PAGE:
This material is a proprietary product of the Engelhard Corporation of New Jersey. It will be formulated for application with standard orchard spray equipment. The very fine particles are not abrasive and will not damage nozzles. There have been concerns with the material plugging sprayer screens and with kaolin deposits building up in spray tanks; these are being addressed and the with the latest formulation should not be a problem. Material handling will be a concern for some, with the high amounts of the material that may need to be handled with applications of up to 50 pounds/acre or more. Thorough coverage of trees is critical for this material to work well, and repeated applications will need to be made following rain, overhead irrigation or to maintain coverage of new growth in the spring.

Kaolin particle films certainly show promise for providing additional control of pests like pear psylla and white apple leafhopper, with limited effect upon their natural enemies. Their unique mode of action may fit particularly well with the development of softer, less-disruptive pest control programs. Research trials will be ongoing in Yakima, West Virginia and many other locations in 1998, working with improved kaolin formulations and aiming to further define the best timings and rates for a number of orchard pests. This product will not be available commercially this year, as Engelhard plans to further perfect the product before sales begin, but grower trials will be expanded in many locations.


Monitoring leafrollers with pheromone traps

Leafrollers are among the more difficult orchard pests to monitor accurately. Larvae are small and green and are generally concentrated in the upper portions of the tree canopy, making them difficult to find. They are usually not distributed evenly across a block, requiring extra effort to detect the scattered infestations. Too often larval populations are identified after the damage to fruit has been done.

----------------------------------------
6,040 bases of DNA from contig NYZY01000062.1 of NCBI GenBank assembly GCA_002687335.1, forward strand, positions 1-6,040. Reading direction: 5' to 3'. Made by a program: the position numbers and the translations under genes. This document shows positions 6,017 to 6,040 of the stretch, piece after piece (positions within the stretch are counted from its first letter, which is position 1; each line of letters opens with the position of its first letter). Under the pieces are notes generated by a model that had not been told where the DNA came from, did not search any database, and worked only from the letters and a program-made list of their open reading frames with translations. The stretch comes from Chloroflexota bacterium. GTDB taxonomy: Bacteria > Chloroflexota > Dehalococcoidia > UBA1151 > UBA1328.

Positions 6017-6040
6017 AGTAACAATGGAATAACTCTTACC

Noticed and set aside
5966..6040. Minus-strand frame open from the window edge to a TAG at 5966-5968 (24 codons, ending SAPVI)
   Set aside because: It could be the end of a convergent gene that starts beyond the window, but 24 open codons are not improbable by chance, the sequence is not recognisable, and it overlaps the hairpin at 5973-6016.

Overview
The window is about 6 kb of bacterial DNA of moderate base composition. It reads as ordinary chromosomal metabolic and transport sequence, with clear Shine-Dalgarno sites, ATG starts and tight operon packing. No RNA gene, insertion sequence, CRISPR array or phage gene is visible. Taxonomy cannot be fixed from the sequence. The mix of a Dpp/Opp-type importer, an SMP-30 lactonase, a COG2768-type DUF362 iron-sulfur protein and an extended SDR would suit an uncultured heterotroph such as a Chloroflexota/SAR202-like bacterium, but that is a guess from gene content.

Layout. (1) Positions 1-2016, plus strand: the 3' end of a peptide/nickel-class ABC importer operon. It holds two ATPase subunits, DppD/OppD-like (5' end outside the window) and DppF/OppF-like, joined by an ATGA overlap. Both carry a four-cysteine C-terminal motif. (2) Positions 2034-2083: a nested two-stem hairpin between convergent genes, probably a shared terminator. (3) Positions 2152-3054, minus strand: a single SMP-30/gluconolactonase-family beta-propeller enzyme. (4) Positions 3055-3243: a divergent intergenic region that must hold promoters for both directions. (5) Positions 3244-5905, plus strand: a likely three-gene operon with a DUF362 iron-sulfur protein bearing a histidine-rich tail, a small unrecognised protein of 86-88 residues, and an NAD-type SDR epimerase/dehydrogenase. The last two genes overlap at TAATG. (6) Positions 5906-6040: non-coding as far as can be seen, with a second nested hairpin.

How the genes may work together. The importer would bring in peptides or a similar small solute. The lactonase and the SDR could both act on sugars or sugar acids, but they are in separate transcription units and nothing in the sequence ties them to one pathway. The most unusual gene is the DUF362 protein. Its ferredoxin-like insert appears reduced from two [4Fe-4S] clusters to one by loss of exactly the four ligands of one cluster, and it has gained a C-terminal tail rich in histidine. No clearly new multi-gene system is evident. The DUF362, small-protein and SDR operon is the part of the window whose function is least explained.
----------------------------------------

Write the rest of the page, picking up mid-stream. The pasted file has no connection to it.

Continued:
Pheromone traps could provide a very useful tool to detect and assess leafroller populations, much as they do with codling moth. To this point, however, this has rarely been the case. The lures available for monitoring obliquebanded (OBLR) and pandemis (PLR) leafrollers are very attractive and useful for determining the beginning of adult flights. They can be too attractive, capturing up to several hundred moths per week, making trap maintenance difficult and expensive. In addition, the number of moths caught does not necessarily correlate with the number of leafroller larvae in the block being monitored. High catches can occur in blocks where larvae are at very low levels, probably the result of males being drawn in from distant sources. Conversely, low catch in traps does not always indicate that there is no risk to fruit from leafroller larvae in that block.

The standard lures for OBLR and PLR contain at least 1 mg of pheromone loaded in a red rubber septa.

Investigations have been conducted in to the use of low-load lures by Larry Gut and Jay Brunner. Septa loaded with 10% of the standard dose of PLR pheromone or 5% of the OBLR dose were shown to still be attractive to male moths but caught substantially fewer moths. They found that catches of PLR in low-load traps were higher in blocks with higher leafroller activity, and that there was good correlation of catches of moths from the overwintering generation and fruit injury at harvest. The 1997 results with OBLR were not as consistent, complicated, in part, by a contaminant in the OBLR pheromone used. Maintenance of these low-load traps was easier and less expensive, as catching fewer moths resulted in fewer trap bottom replacements. The low-load lures lasted as long in the field as the standard lures, about six weeks. These lures will be tested more extensively in commercial orchards in 1998.

Different trap types for leafrollers were investigated by Gut and Brunner in 1997. Three trap types were compared for PLR: triangular (Delta trap, Scenturion, Inc.), diamond (Pherocon IIB, TrÈcÈ, Inc.), and pentagonal (Intercept A, IPM Concepts, Inc.). For OBLR, two other types were added to the previous three: wing (Pherocon 1C, TrÈcÈ, Inc.) and bucket (Multipher). The Multipher is a non-sticky trap in which moths are attracted in with the pheromone lure and killed with an insecticide from a knockdown strip.

For PLR, the delta trap was the most effective, catching nearly twice the number of moths as the Pherocon IIB or the Intercept A. For OBLR, the delta was again superior to the other two, but the standard Pherocon 1C and the Multipher both caught equivalent numbers.


The susceptibility of aphid natural enemies to orchard insecticides